Loved this book. Loved the ideas and loved hearing about his experiences. The book itself was a bit disjoint and a little less than I had hoped for more of an insight into his spiritual growth but I think the concepts, revelations, and ideas make it well worth the read. So saddened to read just a few days ago of the death of the father walking across the country to educate people about bullying after his son killed himself after being bullied because of being gay. This event made the story of Fr Loved this book. Loved the ideas and loved hearing about his experiences. The book itself was a bit disjoint and a little less than I had hoped for more of an insight into his spiritual growth but I think the concepts, revelations, and ideas make it well worth the read. So saddened to read just a few days ago of the death of the father walking across the country to educate people about bullying after his son killed himself after being bullied because of being gay. This event made the story of Francis' life and travels all the more impacting. Both men were on an incredible journey, sadly one did not live to finish his walk. This book did encourage me to be silent and more present, more often...for that, I give it stars!

  12. 5 out of 5

    Rebecca Garcia

    enjoyed John's second book about his experiences during and since his many years of walking and not talking. i'm reminded that we are a world of talkers who rarely listen for longer than mere moments. and I loved the message of this book, his life, which seems to say to me, listen to what calls to you, follow, worlds of experience will open to you that you had no way to seeing, that your decision to commit will make possible. a quiet, thoughtful read written by a person who is committed to makin enjoyed John's second book about his experiences during and since his many years of walking and not talking. i'm reminded that we are a world of talkers who rarely listen for longer than mere moments. and I loved the message of this book, his life, which seems to say to me, listen to what calls to you, follow, worlds of experience will open to you that you had no way to seeing, that your decision to commit will make possible. a quiet, thoughtful read written by a person who is committed to making our world a saner, healthier, happier place and that if we heal ourselves we will also know how to heal the planet and vice versa. it's all connected. be still and quiet and slow enough to find our way thru a noisy and challenging world.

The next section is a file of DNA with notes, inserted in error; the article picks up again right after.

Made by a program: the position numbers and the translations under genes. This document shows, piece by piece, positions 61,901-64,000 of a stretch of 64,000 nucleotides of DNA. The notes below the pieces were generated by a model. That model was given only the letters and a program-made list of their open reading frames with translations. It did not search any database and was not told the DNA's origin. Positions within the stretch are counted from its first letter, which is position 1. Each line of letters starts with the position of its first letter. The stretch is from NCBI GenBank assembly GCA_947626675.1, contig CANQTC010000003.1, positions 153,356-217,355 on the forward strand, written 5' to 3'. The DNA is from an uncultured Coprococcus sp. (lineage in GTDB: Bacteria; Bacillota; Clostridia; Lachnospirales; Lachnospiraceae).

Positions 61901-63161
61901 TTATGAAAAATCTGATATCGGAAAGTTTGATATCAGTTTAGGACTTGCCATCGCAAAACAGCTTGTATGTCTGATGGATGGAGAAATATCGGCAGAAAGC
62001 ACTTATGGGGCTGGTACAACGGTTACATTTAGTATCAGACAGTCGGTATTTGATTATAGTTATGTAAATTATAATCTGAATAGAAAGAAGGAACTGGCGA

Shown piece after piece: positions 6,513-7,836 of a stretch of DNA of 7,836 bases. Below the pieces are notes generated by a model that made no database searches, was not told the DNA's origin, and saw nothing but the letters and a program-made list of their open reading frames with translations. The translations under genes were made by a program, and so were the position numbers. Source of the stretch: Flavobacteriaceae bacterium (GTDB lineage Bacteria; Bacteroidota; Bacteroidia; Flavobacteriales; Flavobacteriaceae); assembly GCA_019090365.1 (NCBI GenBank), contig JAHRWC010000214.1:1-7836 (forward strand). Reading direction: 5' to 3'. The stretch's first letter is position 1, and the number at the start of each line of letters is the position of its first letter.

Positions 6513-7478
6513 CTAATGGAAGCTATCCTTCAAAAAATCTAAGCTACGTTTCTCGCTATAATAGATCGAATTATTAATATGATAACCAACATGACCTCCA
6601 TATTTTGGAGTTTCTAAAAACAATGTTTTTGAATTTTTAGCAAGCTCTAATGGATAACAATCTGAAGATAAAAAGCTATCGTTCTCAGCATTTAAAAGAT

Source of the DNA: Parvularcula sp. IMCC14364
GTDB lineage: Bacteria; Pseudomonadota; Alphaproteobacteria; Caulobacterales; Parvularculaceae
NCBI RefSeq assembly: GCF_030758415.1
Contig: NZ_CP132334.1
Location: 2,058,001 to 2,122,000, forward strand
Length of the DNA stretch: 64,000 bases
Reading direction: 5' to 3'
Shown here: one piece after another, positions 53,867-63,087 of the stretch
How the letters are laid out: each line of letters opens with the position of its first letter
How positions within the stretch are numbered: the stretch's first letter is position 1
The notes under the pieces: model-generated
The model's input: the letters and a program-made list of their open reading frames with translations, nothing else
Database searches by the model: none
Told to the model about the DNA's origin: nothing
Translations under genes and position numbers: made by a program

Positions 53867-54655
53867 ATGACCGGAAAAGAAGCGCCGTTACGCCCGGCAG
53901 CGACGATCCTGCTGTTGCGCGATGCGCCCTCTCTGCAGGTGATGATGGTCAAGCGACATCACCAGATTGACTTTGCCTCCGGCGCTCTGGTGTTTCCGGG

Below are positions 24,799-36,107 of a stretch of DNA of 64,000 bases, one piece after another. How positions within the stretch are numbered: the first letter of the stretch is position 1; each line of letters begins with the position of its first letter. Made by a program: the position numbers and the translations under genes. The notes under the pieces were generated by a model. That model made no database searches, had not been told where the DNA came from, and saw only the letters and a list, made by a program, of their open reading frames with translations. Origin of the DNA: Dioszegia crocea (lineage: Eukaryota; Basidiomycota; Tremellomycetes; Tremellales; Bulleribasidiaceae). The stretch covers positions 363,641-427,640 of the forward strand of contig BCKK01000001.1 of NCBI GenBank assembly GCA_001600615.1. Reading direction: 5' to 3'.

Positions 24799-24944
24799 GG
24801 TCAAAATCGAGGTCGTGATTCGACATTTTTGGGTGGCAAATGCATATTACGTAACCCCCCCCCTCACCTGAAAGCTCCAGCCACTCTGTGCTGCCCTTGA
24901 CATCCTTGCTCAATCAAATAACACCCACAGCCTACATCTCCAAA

13. 5 out of 5

    Woody